“Summer is in full swing here in Gulf Shores and our Beach Rescue team has been hard at work keeping our residents and guest safe while at the beach,” the post read.
Rough surf in the last week have kept the rescue teams busy. A person was taken to the hospital after being “overcome by the surf” Monday in Gulf Shores. Orange Beach lifeguards responded to six calls for water rescues. No one was injured or taken to the hospital.
In June, the rescue team performed 32 rescues, 35 missing people were reported while all were found and relocated with family. There were 301 instances of public assists, which is when “staff helps elderly or disabled patrons to the beach or vehicle from the beach,” according to Beach Safety Chief Joethan Phillips.
The rescue team responded to over 300 calls in which medical aid was needed. There were close to 1,900 preventative actions in the month of June. A preventative action is when “lifeguards educate patrons on potential dangers, such as rip currents, prior to being rescued or enter the water,” according to Phillips.
The numbers for each of the give instances can be found below:
- 32 rescues
- 301 public assists
- 305 medical aids
- 35 missing people
- 1,891 preventative actions
The Gulf Shores website provides several safety tips and provides updates regarding the color of flags on the beaches. Learn more about beach safety on their helpful tips page.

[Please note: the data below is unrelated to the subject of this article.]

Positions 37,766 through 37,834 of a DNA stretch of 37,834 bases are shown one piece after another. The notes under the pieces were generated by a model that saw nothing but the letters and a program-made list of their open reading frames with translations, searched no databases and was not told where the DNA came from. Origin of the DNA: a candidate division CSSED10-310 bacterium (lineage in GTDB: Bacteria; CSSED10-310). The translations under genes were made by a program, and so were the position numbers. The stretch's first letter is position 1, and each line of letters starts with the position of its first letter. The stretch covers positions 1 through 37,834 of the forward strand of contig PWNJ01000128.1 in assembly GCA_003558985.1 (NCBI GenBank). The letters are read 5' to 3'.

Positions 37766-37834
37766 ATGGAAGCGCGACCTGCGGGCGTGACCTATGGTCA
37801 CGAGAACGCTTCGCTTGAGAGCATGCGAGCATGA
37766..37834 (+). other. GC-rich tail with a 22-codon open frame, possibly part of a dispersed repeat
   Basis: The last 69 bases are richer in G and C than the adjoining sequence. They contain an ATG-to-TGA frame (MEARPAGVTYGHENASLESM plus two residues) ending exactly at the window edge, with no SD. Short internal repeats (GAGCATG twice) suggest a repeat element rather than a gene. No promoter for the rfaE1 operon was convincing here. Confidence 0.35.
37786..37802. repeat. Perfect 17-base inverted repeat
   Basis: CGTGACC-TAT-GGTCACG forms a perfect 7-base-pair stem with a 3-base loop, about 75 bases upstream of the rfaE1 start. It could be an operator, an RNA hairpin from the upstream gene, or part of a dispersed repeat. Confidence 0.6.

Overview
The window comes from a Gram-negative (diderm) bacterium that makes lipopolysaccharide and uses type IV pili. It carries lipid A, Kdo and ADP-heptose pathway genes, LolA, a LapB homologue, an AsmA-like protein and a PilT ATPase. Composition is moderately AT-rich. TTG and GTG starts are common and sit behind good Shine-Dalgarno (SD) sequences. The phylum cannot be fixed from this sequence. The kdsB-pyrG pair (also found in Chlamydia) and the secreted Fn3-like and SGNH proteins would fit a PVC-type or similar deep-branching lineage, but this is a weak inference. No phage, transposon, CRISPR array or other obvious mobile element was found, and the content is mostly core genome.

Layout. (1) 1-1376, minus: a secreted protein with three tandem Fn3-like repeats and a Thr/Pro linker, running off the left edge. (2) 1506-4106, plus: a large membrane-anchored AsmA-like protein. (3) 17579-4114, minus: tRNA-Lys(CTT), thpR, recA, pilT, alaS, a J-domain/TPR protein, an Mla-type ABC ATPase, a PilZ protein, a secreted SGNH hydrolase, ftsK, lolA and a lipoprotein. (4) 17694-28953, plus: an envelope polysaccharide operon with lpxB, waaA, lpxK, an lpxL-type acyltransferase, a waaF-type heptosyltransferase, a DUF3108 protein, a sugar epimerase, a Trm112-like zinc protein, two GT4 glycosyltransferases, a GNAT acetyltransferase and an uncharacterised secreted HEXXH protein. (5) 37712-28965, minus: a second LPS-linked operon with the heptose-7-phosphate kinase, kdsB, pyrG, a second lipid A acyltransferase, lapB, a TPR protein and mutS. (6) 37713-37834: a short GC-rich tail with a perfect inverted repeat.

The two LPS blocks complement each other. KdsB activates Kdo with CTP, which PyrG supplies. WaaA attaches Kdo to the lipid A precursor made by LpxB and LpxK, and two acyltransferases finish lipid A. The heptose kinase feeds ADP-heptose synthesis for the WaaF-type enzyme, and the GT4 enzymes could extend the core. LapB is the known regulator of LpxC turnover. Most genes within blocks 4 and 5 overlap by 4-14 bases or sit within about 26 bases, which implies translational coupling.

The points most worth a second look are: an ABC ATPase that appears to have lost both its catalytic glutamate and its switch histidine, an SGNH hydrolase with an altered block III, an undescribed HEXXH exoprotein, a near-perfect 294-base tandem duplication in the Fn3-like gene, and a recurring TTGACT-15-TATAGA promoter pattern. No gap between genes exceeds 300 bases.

You can check out current beach conditions one of three ways, according to the website:
- Call 251-968-SURF (7873).
- Visit www.gulfshoresAL.gov.
- Text “ALBEACHES” to 888-777 to receive daily beach conditions via text message.
|Flag Color||Hazard Type||Meaning|
|Double Red||Water closed to public||Entering the water is prohibited|
|Red||High||High surf and/or currents|
|Purple||Dangerous Marine Life||Marine wildlife in water|
|Yellow||Medium||Moderate surf and/or currents|
The main thing is to seek out the safety information before you get to the beach and to heed the bleach flags. If we’re flying red flags, pay attention to those. Also to know your swimming ability, it is not a pool, it is a gulf which is an uncontrolled body of water. Anytime you can learn anything before you get to the beach, especially regarding rip currents and the conditions to where you are coming, would be the most beneficial for the people and it will also help us out as well.Joethan Phillips, Beach Safety Chief